TannerPlauche

New Member
I am happy to say I have finally joined the e-bike world. I really appreciated people sharing their insights when I was researching bikes, so I am going to write my thoughts here on the ebikereview forum.

I am a big guy, 6'3'', 305 lbs. Though I don't look like it, I love biking and spend a lot of my time in the summer riding. I first learned about e-bikes about 3 years ago when I saw and test road a Stromer ST-1 at a local bike shop. After years of coveting I finally purchased an 2016 iZip e3 Dash yesterday.

I researched and test rode every e-bike I could find. iZip seemed to give the best bang-for-your buck. I got mine yesterday from a dealer in Salt Lake City, UT. I threw a bag on the rack, added a few lights for safety, and put on some clipless pedals.

I am a web/mobile app developer and work in a office setting. I have a 14 mile commute with a few hills, so I haven't been commuting on bike for the past 4 years. I commuted the 14 miles on bike for the first time this morning, and it was smooth sailing. I bust spokes on my road bike on a regular basis, so I appreciate the heavy duty 36 spoke wheels on the dash. I was concerned that the 350 watt motor might be a bit small for a big guy like me, but it did the job well. The real questions will be how it handles the giant hill I have to face going back home. I have about 600 feet of climbing, and it is a gut buster. I'll let you know how the bike handles. So, stay tuned.
 

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Cameron Newland

Well-Known Member
Very nice!

How's the commute on one full battery charge? I used to do a 10 mile commute one-way on my Dash and never ran out of juice on the highest pedal-assist mode, however, my battery has degraded a lot after 2,600 miles of riding and I think it might have trouble going 10 miles at 28MPH. Since I imagine you have a new battery, you should be fine.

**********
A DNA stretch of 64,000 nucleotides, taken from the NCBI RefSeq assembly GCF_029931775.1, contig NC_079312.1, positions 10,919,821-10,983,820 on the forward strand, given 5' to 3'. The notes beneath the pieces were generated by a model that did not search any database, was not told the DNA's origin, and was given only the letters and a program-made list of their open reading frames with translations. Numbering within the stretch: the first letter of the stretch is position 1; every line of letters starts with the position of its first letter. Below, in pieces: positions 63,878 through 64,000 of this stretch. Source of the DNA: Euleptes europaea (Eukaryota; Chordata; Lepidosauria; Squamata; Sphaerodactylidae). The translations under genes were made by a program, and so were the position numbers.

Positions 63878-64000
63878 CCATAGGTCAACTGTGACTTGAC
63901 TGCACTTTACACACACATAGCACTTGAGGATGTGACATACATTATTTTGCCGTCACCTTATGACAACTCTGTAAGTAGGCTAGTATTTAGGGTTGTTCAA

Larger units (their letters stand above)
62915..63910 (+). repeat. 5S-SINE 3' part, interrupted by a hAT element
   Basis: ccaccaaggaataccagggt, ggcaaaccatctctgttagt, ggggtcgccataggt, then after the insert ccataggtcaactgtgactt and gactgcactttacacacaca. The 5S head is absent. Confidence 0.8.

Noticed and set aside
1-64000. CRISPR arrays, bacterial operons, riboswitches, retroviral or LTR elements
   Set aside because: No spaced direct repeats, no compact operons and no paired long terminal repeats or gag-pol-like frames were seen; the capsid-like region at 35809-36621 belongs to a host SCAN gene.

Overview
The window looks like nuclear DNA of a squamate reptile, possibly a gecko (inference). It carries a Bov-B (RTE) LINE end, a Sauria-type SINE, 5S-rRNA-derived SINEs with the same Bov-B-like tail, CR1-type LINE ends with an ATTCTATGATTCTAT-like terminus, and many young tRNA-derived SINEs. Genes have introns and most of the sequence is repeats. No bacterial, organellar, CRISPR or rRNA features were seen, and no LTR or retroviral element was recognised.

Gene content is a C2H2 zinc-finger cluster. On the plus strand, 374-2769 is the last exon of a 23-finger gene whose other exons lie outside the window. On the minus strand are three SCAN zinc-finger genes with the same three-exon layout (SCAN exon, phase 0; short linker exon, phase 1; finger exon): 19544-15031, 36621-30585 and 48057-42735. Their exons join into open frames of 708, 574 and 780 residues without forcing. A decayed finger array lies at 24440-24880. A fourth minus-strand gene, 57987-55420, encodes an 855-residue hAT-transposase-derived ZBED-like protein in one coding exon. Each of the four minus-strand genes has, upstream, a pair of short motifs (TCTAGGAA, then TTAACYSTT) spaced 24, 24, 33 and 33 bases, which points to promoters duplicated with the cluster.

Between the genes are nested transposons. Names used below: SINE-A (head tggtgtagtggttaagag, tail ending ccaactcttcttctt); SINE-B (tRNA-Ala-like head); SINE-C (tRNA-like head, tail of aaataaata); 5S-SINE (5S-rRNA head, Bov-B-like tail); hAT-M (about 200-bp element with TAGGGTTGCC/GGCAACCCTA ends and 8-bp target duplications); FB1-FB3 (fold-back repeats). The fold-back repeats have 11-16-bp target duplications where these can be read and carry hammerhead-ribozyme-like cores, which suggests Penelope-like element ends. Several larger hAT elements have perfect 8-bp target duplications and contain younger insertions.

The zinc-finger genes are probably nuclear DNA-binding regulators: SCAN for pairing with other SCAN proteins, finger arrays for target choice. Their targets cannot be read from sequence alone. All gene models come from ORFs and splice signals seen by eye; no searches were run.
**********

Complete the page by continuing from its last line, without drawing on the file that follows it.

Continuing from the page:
rmasa

Member
Congrats
Yup I agree, best for your money
Just wish the battery was a little bigger


Good luck......looks like all uphill back
Hope the battery makes it

Note: don't rely on the last battery bar it is usually only good for PAS 1. If you go higher with a strong load it may cut out on you.
 
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TannerPlauche

New Member
Follow up #1.

So, I did my ride home yesterday. If you look at the map that I posted, you can see that my ride home is almost all climbing, but it doesn't get steep until the end.

Since it was my first time riding home, I wanted to be conservative to make sure I had plenty of batter for the hills. I rode home in PAS level 2 and was cruising around 21 MPH. I was doing about 23-34 downhill to work in PAS level 3, so I was pleasantly surprised at the speed. When I got to the start of the climbing I still had 4 battery bars showing. I powered up to PAS level 3 and geared down a few gears. When I went from PAS 2 to PAS 3, there was a significant change and boost. This bike is amazing. I immediately fell the power kick in and cruised up the hill around at around 11MPH.

Now, to put this in perspective, I have done this hill before and I was going probably about 4-5 MPH and I was really working hard in the lowest gear. When I reached the top on my normal bike, I was completely gassed and sucking wind pretty hard. With my Dash, I was definitely working and could feel some burn, but it was nothing like before. Even with my fat, 300 pound butt, the bike did great. I was pedaling moderately hard to try to take pressure off the motor, but when I reached the top I was barely breathing hard, and my breathing returned to normal in about a minute.

I'm really pleased with the bike.

Oh yeah, later in the evening I rode the bike up another giant hill to go play basketball. I powered right up in 1/3 the time and with 1/3 the effort that I previously had done. I want to add that I am using Shimano SPD (clipless) pedals which certainly help with riding uphill. However, I still feel like I am getting a work out. I am really out of shape, and I love that I can adjust how much assist I am using.